In the kitchen of his flat on Rue de la Trémoille, near the Champs-Élysées, Jarre set up a small recording studio. It included his first synthesiser, an EMS VCS 3, and an EMS Synthi AKS, each linked to Revox tape machines. For a 1969 exposition at the Maison de la Culture (Cultural House) in Reims, Jarre wrote the five-minute song “Happiness Is a Sad Song”. His first commercial release was La Cage/Erosmachine, a mixture of harmony, tape effects and synthesisers in 1969.
In 1971 Jarre was commissioned by choreographer Norbert Schmucki to perform a ballet called AOR (in Hebrew, “the light”), at the Palais Garnier. He also composed music for ballet, theatre, advertisements and television programs, as well as music and lyrics for artists like Patrick Juvet and Christophe. Jarre composed the soundtrack for Les Granges Brûlées and in 1972 wrote music for the International Festival of Magic. That year he also released his first solo album, Deserted Palace, and from 1973 to 1974 wrote music for Françoise Hardy and Gérard Lenorman, and wrote lyrics for Christophe and directed Christophe’s Olympia show.
Jarre’s 1976 low-budget solo album Oxygène, recorded at his home studio, made him famous internationally. It comprises six numbered synthesiser tracks that make strong use of melody, rather than rhythm or dissonance. A Scully eight-track recorder was used to record instruments like the Eminent 310 (with an Electro-Harmonix Small Stone phaser on its string pads) and the Korg Minipops drum machine. Liberal use of echo was used on the various sound effects generated by the VCS3 synthesiser. Jarre’s ARP 2600 synthesiser, previously used on his collaborations with Christophe, also featured, as did his EMS VCS 3.
Oxygène initially proved difficult to sell. Jarre was turned down by several record companies, until another of Schaeffer’s students, Hélène Dreyfus, persuaded her husband to publish the album on his label, Disques Motors. The first pressing of 50,000 copies was promoted through hi-fi shops, clubs and discos, and by April 1977 had sold 70,000 copies in France. When interviewed in Billboard magazine, Dreyfus’s director Stanislas Witold said, “In a sense we’re putting most of our bets on Jean-Michel Jarre. He is quite exceptional and we’re sure that by 1980 he will be recognised worldwide.”Oxygène has since sold an estimated 12 million copies, the best-selling French record of all time. It reached number 2 in the UK. It also contains his most recognisable single, “Oxygène IV”, which reached number 4 in the UK single charts.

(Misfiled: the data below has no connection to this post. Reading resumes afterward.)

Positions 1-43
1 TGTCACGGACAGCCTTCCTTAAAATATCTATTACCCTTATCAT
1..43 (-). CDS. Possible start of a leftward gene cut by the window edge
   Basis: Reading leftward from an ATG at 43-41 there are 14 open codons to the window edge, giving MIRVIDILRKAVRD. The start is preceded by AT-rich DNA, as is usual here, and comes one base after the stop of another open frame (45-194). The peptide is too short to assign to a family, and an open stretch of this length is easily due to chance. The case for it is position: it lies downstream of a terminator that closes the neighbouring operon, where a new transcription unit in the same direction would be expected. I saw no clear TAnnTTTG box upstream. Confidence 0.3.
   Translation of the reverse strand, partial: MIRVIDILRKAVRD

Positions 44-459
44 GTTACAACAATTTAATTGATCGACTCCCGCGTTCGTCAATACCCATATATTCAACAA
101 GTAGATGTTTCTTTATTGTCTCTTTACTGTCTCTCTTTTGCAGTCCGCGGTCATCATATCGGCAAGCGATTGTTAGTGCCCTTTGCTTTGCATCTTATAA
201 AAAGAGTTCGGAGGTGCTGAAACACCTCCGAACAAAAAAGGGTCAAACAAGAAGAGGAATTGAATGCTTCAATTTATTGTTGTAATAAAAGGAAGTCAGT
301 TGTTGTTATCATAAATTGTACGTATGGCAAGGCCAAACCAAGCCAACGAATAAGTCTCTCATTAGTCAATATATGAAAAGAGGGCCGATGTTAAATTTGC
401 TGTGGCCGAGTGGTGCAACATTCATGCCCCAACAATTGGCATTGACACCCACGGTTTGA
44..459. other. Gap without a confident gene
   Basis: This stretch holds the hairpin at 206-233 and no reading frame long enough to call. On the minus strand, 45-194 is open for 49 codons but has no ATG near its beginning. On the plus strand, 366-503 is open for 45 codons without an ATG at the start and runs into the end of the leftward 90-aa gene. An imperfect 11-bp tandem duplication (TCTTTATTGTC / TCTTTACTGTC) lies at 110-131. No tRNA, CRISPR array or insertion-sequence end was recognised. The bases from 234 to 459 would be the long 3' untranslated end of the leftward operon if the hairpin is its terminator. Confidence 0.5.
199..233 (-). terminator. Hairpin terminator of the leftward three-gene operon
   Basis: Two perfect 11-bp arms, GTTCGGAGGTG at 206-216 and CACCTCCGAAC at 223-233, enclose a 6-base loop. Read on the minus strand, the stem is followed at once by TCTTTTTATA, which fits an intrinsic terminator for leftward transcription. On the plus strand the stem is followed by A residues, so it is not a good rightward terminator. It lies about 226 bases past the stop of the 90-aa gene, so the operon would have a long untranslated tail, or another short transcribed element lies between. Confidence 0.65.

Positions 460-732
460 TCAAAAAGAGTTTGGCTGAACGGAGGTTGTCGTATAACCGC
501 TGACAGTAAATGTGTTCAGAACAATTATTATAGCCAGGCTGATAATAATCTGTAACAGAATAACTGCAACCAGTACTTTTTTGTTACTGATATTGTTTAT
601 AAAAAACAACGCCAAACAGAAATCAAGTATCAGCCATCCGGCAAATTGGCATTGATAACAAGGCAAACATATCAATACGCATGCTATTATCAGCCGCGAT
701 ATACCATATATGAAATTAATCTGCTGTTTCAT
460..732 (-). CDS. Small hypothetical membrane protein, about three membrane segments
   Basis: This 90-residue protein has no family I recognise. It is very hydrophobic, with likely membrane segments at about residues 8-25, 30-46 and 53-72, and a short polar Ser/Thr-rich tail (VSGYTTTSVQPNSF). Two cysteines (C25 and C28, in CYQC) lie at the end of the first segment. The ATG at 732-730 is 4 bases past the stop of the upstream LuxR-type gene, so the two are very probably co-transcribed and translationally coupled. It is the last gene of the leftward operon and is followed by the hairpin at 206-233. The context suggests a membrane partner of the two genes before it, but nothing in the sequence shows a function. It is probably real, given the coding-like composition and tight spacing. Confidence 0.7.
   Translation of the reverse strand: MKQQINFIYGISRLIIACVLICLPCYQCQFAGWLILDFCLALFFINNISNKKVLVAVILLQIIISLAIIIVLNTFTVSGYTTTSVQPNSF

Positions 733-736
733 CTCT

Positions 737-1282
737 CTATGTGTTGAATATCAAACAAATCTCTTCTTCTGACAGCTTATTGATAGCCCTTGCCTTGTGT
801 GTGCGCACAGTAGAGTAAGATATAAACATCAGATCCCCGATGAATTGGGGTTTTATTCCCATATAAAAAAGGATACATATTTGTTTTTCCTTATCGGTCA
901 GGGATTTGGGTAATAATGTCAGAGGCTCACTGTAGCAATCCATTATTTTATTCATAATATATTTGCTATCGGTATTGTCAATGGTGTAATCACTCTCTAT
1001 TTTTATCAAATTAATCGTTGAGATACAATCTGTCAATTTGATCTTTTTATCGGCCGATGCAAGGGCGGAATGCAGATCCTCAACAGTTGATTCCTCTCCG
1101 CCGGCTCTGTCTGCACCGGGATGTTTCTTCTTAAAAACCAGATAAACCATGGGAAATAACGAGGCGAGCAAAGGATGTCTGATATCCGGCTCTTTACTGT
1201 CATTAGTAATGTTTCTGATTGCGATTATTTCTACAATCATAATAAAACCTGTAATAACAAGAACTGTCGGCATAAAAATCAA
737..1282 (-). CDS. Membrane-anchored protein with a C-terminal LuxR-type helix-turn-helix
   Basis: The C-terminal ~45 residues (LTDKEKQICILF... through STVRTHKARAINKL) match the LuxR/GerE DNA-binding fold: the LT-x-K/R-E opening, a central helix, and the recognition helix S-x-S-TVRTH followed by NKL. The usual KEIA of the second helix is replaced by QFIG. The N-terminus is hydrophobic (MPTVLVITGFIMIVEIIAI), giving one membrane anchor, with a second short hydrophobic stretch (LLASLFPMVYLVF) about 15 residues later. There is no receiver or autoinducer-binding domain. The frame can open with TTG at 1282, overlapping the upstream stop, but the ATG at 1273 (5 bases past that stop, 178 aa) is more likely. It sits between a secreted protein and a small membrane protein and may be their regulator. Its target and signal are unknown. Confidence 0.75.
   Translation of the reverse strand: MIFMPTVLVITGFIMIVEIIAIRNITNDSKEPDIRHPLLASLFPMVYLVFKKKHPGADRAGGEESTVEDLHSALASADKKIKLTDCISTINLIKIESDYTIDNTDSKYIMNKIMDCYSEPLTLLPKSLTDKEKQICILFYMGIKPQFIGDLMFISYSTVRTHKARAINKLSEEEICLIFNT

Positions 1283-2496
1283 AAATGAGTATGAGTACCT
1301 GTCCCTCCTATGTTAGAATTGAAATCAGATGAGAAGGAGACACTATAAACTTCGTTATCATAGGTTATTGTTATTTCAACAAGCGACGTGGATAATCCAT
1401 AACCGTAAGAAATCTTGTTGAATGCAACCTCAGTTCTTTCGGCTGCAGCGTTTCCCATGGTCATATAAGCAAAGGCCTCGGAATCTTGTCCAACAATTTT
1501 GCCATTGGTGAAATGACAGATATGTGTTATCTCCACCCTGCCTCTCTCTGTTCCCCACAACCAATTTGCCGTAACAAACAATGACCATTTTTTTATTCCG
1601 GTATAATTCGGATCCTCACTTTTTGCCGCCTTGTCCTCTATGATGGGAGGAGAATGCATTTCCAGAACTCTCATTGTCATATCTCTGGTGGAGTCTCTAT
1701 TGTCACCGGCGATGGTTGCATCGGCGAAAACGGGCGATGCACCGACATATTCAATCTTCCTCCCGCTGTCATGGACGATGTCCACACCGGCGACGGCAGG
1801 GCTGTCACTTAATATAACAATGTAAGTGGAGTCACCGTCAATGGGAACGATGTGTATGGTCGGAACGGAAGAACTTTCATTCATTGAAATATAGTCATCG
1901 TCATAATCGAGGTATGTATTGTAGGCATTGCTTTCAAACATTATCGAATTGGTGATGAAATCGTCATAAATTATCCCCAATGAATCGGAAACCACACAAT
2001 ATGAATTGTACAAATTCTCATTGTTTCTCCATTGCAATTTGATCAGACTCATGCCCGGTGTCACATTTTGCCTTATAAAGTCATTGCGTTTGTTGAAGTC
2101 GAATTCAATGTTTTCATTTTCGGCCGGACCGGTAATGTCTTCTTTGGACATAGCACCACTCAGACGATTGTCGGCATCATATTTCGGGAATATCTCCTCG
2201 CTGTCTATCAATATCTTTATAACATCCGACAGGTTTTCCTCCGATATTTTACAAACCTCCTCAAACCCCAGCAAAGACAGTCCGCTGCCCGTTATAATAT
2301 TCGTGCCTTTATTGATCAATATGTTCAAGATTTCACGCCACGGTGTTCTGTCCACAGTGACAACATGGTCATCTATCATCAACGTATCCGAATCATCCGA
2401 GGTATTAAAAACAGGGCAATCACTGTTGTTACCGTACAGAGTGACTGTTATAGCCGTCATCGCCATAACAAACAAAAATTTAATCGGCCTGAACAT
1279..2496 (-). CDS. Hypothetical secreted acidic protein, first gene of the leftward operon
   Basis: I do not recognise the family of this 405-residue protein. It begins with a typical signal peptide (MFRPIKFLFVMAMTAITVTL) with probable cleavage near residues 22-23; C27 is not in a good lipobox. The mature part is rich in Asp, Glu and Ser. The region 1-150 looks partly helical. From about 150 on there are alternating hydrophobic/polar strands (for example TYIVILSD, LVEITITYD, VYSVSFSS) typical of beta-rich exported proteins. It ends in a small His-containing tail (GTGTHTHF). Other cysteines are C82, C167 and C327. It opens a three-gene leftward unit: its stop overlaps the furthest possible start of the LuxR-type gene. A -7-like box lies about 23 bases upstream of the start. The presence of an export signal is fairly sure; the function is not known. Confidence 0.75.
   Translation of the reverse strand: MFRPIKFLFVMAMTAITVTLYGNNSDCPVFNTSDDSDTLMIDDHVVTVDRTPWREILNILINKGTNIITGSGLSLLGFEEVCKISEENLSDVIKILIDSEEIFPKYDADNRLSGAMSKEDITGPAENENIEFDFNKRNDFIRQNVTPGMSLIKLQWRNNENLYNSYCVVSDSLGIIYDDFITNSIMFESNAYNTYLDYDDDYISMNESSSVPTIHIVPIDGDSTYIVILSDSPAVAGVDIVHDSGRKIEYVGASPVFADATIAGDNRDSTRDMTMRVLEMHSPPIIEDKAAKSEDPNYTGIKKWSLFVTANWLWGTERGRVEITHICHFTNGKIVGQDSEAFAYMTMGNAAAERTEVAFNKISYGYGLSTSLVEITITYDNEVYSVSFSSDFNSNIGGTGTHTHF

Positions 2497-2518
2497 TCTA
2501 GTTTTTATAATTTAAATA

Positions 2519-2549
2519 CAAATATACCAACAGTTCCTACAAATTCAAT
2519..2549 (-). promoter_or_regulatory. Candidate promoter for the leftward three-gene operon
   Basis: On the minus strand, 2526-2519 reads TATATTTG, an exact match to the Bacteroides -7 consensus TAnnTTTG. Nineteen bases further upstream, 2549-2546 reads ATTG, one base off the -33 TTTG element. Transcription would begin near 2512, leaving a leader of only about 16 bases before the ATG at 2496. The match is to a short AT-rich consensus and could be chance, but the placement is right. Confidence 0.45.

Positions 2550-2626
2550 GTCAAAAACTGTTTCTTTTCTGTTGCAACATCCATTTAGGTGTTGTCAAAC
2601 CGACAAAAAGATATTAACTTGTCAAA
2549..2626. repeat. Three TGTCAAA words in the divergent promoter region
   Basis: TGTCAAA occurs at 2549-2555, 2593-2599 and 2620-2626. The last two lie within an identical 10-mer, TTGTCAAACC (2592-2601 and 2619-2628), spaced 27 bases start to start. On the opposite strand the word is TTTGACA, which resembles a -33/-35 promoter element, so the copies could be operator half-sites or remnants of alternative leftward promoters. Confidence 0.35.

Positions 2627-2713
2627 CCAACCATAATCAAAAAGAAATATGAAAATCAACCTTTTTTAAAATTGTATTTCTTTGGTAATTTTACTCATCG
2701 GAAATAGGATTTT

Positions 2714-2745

Jarre’s follow-up album, Équinoxe, was released in 1978. It was composed with sequencers, particularly on the bass, and features a more baroque and classical style than Oxygène, with more emphasis on melodic development. Though its sales were still healthy, it had less of an impact than Oxygène, but the following year Jarre held a large open-air concert on Bastille Day, at the Place de la Concorde. The free outdoor event set a world record for the largest number of spectators ever at an open-air concert, drawing more than 1 million spectators. Although it was not the first time he had performed in concert (Jarre had already played at the Paris Opera Ballet), the 40 minute-long event, which used projections of light, images and fireworks, served as a blueprint for Jarre’s future concerts. Its popularity helped create a surge in sales—a further 800,000 records were sold between 14 July and 31 August 1979—and introduced the Frenchman to Francis Rimbert, who worked for Jarre during two decades on a full-time basis (per Wikipedia).
Here is Jean-Michel Jarre performing Oxygène IV in a live concert from 2012. The first 4 minutes of the clip is the live performance with the rest of the clip being his interview (in German). I hope you enjoy this!
Thought for the Day:
“Not all chemicals are bad. Without chemicals such as hydrogen and oxygen, for example, there would be no way to make water, a vital ingredient in beer.” – Dave Barry
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Have a great day!
Dave & Colleen
© 2021 David J. Bilinsky and Colleen E. Bilinsky